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Please note that Mommsen uses the AUC chronology (Ab Urbe Condita), i.e. from the founding of the City of Rome. You can use this reference table to have the B.C. dates


V. The Establishment of the Military Monarchy

From: The History of Rome, by Theodor Mommsen
Translated with the sanction of the author by William Purdie Dickson

The History of Old Rome

Chapter IV - Pompeius and the East


The Original Greek New Testament

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Page 59

Most of the towns thus established were formed not by bringing colonists from a distance, but by the suppression of villages and the collection of their inhabitants within the new ring-wall; only in Nicopolis Pompeius settled the invalids and veterans of his army, who preferred to establish a home for themselves there at once rather than afterwards in Italy. But at other places also there arose on the suggestion of the regent new centres of Greek civilization. In Paphlagonia a third Pompeiupolis marked the spot where the army of Mithradates in 666 achieved the great victory over the Bithynians.(27)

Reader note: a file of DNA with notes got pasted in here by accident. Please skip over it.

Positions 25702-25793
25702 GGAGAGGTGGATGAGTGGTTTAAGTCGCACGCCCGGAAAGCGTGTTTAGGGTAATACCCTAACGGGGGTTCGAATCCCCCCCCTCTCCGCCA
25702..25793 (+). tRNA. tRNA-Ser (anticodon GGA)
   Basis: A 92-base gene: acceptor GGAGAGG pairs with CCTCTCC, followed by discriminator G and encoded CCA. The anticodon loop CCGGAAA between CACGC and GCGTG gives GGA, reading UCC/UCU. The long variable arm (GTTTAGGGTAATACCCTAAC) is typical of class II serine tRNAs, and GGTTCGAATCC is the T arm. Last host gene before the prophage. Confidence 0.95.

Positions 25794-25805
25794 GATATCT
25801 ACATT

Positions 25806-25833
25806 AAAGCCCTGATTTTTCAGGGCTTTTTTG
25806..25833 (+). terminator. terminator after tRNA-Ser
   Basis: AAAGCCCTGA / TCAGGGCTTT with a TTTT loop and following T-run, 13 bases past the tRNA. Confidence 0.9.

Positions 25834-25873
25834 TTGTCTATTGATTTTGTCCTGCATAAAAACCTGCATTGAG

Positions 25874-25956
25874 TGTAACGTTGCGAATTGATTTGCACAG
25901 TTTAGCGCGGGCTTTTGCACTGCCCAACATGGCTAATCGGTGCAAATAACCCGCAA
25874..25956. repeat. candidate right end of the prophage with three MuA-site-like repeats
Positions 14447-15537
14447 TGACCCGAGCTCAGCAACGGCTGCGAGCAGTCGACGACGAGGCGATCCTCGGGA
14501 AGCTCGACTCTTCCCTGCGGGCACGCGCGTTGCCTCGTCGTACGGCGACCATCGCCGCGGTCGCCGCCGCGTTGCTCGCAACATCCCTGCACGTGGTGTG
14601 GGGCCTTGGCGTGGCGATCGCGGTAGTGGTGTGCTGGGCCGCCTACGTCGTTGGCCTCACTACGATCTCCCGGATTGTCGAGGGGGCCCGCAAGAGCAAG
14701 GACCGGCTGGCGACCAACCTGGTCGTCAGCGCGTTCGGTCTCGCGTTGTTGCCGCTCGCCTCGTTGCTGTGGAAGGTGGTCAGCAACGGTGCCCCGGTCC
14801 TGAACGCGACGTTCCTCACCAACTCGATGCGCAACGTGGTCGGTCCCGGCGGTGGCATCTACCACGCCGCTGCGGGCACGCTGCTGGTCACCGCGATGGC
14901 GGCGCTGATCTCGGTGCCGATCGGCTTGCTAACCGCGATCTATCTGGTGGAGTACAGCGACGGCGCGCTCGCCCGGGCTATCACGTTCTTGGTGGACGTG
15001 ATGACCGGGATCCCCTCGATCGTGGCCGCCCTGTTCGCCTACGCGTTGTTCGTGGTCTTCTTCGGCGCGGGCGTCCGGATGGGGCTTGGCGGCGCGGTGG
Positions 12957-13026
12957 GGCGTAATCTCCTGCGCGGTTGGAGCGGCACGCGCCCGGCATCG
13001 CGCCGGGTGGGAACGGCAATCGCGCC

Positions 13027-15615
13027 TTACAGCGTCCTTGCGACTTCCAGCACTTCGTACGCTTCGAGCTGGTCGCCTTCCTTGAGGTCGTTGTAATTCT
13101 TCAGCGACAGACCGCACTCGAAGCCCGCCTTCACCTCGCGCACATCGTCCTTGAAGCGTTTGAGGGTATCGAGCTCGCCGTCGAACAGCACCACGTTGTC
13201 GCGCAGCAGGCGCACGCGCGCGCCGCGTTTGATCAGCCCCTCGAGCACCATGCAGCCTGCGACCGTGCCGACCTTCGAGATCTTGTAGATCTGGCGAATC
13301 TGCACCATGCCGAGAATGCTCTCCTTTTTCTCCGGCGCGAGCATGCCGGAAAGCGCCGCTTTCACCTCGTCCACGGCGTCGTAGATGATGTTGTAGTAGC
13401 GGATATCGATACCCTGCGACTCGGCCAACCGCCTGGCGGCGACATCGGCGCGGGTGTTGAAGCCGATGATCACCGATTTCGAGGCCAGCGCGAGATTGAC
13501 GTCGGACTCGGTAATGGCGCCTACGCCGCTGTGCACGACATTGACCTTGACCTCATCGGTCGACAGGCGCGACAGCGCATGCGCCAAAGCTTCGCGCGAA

27. Cf. IV. VIII. Weak Counterpreparations of the Romans ff.

In Cappadocia, which perhaps had suffered more than any other province by the war, the royal residence Mazaca (afterwards Caesarea, now Kaisarieh) and seven other townships were re-established by Pompeius and received urban institutions. In Cilicia and Coelesyria there were enumerated twenty towns laid out by Pompeius. In the districts ceded by the Jews, Gadara in the Decapolis rose from its ruins at the command of Pompeius, and the city of Seleucis was founded. By far the greatest portion of the domain-land at his disposal on the Asiatic continent must have been applied by Pompeius for his new settlements; whereas in Crete, about which Pompeius troubled himself little or not at all, the Roman domanial possessions seem to have continued tolerably extensive.

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